**Complement laws:**

There are 4 variations of the Complement laws.

*A U A’ = U*

*The union of A with its complement must always equal the universal set.*

To check whether the complement you have found out is correct or not, you can find the complement’s union with the original set; if the result of this specific operation equals the universal set, your complement calculation is correct.

This is what is stated in this property.

*A ∩ A’ = Ⲫ*

*The intersection of A with its complement must always equal the null set.*

This property states that you will always get a null set whenever you take the intersection of a set with its complement. A null set is also known by the name “empty set.” It is intuitively sound as well. There would be no common elements between a set and its complement.

Let us do an example to understand this better.

*Example 4*

Prove the above property when U and A are defined as:

U = {2, 4, 6, 8}

A = {2, 4}

Solution

First, we will find the complement, and then we will proceed onwards.

The complement is given as:

A’ = U – A = {6, 8}

A ∩ A’ = {2, 4} ∩ {6, 8} = null set

As the intersection results in an empty set, the left-hand side is equal to the right-hand side.

*Ⲫ’ = U*

*The complement of the null set must always be equal to the universal set.*

This property discusses the complement of any null or empty set. As the difference between a Universal set and an empty set will be equal to the universal set. We can write it as:

U = U – **Ⲫ**

*U’ =**Ⲫ*

*The complement of a universal set must always be equal to the null set.*

This property is quite easy to understand as well; subtracting a set with itself will yield a null set; we do know that for a fact. If we subtract the universal set from itself, it will result in a null set or an empty set.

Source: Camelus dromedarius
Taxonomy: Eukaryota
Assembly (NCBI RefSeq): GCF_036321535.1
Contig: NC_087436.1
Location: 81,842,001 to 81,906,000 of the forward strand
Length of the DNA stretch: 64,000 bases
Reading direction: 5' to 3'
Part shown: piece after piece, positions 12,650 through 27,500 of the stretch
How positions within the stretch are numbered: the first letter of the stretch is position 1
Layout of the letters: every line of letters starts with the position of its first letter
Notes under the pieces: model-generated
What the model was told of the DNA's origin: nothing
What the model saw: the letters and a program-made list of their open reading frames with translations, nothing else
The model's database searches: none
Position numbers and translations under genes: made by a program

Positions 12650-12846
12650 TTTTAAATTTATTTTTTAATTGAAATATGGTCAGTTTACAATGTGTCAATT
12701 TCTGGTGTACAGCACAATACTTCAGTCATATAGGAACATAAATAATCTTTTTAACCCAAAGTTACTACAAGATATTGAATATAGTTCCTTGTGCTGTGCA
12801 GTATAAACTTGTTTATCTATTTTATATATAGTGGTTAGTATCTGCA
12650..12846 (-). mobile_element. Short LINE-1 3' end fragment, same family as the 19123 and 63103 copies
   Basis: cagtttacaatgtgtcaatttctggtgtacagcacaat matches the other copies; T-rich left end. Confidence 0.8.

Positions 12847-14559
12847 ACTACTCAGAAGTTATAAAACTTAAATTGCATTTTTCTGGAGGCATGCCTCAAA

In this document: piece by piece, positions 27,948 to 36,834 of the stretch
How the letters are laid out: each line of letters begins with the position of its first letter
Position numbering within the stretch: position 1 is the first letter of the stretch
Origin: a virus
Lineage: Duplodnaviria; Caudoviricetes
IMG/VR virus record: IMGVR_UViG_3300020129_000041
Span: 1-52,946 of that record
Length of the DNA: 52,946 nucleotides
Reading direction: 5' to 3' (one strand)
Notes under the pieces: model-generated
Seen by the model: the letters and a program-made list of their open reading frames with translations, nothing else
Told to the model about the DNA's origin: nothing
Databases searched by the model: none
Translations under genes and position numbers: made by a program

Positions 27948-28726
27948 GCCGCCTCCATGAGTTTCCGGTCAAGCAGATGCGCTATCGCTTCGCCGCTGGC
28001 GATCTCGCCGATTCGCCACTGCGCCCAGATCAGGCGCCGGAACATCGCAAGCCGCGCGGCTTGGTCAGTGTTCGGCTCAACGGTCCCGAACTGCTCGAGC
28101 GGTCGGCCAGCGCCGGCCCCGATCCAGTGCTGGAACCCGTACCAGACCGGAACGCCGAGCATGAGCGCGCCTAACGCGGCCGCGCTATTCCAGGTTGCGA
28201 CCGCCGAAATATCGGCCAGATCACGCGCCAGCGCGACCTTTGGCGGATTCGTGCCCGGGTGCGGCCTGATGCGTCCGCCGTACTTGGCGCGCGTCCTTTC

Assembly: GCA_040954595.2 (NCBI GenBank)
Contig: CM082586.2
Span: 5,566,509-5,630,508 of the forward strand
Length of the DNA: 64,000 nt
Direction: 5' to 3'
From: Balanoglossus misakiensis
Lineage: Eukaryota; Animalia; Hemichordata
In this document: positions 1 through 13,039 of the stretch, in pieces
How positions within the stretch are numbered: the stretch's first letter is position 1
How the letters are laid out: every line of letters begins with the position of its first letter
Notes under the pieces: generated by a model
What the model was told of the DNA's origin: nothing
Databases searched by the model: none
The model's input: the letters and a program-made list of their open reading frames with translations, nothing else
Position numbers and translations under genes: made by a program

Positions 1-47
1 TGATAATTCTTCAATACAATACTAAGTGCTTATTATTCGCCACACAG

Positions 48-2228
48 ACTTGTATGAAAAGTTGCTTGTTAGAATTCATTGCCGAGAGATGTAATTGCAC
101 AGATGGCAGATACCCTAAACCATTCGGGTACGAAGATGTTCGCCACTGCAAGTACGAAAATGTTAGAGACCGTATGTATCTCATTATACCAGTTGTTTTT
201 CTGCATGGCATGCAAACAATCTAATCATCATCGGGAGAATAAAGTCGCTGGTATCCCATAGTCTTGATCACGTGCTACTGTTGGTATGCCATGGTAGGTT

*Example 5*

Prove that the complement of U is equal to null, where U is defined as:

U = {1, 4, 8, 9, 13}

Solution

The complement of U is defined as:

U’ = U – U = all the elements in U which are not present in U

There is no such element present in U but not in U, as they are the same set. Therefore, the left-hand side is equal to the right-hand side.

U – U = **Ⲫ**

**Law of Double Complementation:**

We discussed the different properties of a complement of a set. But we have not discovered what happens when you take the complement of a compliment. This is what the law of double complement entails, as the name suggests as well.

Whenever you take the complement of the complement of a set, you get the original set. It is, like other properties, intuitive as well.

If you subtract A with a universal set, then subtract the resultant again from the universal set, you will get the original set back.

Consider the following practice problems to strengthen the concepts of the complement of a set.

**Practice Problems**

- Find out the complement of A when, U = {4, 7, 8, 9, 12} and A = {4, 7, 8, 9, 12}.
- Prove the first De Morgan’s Law using U = {2, 3, 14, 15}, A = {2, 4} and B = {6, 15}.
- Can we say that A – B is equal to B – A? Give reasoning.
- Find out the complement and intersection of U = {natural numbers}, A = {even numbers}.
- Show that the complement of a null set is the universal set.

**Answers:**

- Null set
- Left to the reader
- No, the reasoning is left to the reader
- A’ = {odd numbers}, U
**∩**A = {even numbers}